For a long time, Alcoa’s earnings, always the first of the season, were much like Groundhog Day. The US turned to the aluminum company, much like it did that chubby marmot, for a sign of what was to come. Healthy profits from the quarterly reports that followed? An early spring? Or could investors expect terrible losses and six more weeks of winter?
The problem was that Alcoa’s powers of prognostication were about as good as those of Punxsutawney Phil. Using the company’s numbers to trade the rest of earnings season proved as useful as packing up your goose-down jacket on Feb. 2, regardless of what the “Weather Prophet Extraordinary” had to say.
But that all changed on Oct. 7.
“Even a broken clock is right twice a day, and the thing-of-beauty quarter Alcoa reported last Thursday is, for once, truly significant,” Cramer said. “You want to know how the world economy’s doing? You should read Alcoa’s conference call. You want to know whether the people who are fretting about a strong dollar are right? I’ll give you a clue; they ain’t, as you would know from reading the Alcoa conference call. Not only did this company report a strong quarter, it also gave us a fantastic pulse on the health of the world’s economies and the host of end markets that use aluminum. These weren’t just good results, they were informative ones.”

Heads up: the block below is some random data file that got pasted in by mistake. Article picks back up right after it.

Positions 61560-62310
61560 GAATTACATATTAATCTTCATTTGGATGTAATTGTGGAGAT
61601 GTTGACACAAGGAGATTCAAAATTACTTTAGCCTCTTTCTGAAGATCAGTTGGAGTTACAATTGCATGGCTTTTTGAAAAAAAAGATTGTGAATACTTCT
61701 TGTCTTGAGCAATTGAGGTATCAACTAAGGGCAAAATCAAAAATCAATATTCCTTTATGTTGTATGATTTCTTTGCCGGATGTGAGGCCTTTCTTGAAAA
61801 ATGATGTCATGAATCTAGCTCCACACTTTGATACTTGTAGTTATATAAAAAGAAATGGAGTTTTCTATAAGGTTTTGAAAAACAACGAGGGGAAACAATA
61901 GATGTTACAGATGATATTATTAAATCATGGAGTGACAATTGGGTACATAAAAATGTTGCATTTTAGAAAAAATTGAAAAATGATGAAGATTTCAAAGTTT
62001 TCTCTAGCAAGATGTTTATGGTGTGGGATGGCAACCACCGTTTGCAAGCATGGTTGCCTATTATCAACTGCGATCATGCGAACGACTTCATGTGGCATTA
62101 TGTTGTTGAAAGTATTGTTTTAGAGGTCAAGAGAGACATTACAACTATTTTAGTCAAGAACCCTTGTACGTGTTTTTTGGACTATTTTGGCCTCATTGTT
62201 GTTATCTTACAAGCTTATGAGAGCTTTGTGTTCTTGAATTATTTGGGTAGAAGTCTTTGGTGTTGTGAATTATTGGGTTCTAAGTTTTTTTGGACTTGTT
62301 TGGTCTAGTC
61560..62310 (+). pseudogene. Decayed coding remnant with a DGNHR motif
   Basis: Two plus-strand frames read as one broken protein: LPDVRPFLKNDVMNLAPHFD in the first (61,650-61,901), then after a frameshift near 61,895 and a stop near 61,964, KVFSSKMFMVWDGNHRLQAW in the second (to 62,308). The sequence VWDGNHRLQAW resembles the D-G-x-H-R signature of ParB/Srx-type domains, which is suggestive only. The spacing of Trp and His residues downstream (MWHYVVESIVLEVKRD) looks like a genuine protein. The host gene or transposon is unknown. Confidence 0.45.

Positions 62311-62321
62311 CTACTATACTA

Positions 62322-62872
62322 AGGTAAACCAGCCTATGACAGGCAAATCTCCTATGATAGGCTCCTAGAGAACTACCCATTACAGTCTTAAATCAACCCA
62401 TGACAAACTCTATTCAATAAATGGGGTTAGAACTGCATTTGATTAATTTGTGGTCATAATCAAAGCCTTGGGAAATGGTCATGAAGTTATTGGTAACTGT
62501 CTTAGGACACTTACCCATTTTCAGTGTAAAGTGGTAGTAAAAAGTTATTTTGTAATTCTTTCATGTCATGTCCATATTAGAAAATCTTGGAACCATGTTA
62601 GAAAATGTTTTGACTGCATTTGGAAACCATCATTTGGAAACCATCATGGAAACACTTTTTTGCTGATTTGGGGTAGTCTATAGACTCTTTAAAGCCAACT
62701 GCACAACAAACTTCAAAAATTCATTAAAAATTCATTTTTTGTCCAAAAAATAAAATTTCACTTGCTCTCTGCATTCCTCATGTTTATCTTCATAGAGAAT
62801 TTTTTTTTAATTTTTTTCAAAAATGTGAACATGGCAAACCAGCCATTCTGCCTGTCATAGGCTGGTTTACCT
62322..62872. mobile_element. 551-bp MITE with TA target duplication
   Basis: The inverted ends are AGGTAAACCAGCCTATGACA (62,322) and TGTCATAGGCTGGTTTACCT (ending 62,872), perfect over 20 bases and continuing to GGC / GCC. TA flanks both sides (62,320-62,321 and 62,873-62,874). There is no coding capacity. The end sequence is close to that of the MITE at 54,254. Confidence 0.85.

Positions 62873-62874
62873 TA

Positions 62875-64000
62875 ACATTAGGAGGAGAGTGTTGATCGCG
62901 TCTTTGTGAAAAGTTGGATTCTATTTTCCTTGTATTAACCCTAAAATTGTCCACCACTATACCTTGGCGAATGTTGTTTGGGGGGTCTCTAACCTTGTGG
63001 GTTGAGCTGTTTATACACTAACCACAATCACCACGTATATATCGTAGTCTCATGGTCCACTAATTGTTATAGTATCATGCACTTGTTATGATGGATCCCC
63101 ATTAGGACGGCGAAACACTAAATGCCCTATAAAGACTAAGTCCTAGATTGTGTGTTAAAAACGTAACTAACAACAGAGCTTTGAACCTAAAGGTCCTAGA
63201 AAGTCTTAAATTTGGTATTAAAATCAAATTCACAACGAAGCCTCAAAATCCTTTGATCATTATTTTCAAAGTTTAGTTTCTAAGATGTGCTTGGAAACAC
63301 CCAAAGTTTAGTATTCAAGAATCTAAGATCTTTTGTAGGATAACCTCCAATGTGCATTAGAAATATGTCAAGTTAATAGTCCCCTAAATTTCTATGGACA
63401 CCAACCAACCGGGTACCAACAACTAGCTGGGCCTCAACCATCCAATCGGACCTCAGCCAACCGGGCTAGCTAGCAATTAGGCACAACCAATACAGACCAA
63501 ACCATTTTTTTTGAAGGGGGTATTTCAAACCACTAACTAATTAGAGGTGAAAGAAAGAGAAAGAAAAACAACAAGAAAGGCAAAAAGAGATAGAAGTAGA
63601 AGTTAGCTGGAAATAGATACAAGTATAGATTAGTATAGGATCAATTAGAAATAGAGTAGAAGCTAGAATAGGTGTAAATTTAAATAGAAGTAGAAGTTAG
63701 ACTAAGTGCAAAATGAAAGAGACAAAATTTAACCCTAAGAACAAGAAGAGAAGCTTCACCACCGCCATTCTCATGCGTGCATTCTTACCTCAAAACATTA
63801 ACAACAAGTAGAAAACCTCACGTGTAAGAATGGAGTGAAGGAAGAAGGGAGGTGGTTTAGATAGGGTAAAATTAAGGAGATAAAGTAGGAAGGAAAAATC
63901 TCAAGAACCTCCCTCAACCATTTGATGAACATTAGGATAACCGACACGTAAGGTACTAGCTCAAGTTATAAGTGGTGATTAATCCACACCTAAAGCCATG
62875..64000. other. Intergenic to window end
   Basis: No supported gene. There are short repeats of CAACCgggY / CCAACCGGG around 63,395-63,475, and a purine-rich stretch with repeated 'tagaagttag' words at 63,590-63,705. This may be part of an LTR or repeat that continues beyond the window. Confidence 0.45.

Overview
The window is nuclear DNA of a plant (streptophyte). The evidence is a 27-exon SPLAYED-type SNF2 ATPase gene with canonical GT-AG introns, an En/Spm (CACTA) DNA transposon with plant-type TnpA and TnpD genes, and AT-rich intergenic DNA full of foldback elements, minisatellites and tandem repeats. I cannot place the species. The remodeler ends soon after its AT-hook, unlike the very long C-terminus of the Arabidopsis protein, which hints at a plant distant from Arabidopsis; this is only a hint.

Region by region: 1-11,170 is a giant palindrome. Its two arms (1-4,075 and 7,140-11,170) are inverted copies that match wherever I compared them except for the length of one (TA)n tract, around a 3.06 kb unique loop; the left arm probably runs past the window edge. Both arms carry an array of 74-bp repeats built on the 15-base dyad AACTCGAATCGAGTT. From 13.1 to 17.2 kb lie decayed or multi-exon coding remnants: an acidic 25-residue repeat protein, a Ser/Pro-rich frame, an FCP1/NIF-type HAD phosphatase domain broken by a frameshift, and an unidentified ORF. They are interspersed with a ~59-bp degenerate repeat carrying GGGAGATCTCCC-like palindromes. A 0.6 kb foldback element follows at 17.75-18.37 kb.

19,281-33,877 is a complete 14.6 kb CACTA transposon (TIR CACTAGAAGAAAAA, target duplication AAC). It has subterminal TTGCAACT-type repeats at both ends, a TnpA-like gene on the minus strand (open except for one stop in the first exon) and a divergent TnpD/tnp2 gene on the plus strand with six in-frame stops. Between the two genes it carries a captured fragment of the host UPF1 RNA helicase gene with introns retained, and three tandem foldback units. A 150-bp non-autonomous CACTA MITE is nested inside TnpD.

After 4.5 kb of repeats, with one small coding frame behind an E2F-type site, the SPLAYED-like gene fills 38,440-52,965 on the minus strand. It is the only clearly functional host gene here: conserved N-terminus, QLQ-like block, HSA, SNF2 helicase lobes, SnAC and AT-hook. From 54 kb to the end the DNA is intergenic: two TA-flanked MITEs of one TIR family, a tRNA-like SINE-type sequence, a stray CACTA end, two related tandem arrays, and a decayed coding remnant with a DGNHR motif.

Alcoa beat by a penny the Street’s incredibly low earnings estimates of 5 cents a share, and did so on revenues that were up 15 percent year-over-year—all of that in the face of a 5-percent drop in aluminum prices from the previous quarter. At the same time, the company upped its 2010 aluminum consumption growth forecast to 13 percent after already bumping it to 12 percent from 10 percent last quarter. Alcoa’s end markets all showed signs of great improvement, too, including building and construction, aerospace, autos and trucks and trailers. And demand could be seen rising, or at least holding steady, across the globe, with Brazil and Russia on the up and up while India, China the US and Europe held at their current levels.
The aluminum business is looking a lot better to boot. Alcoa cut its surplus aluminum forecast to 820 metric tons from 1.3 million, and now the company expects a 2010 deficit of 200 metric tons instead the 200 million metric ton surplus it predicted last quarter. Prices are climbing as well, with the spot rate jumping to $1.04 a pound from 90 cents a pound. Cramer thinks the fundamentals point to that increase holding, which is great for Alcoa and investors. Alcoa’s earnings per share add 4 or 5 cents every time the price of aluminum ticks up a penny, offering investors some much-desired earnings visibility.
With a new aerospace cycle upon us, thanks to Boeing’s 787 Dreamliner, Cramer thinks “we are still in the early innings” of the Alcoa story. And the stock’s cheap, trading at a bout a 15-percent discount to Alcoa’s average historical valuation. He even predicted the company will eventually pay a “huge dividend.” So investors probably want to get in now.
“I think Alcoa is a buy after this quarter,” Cramer said, adding later, “It’s going higher.”
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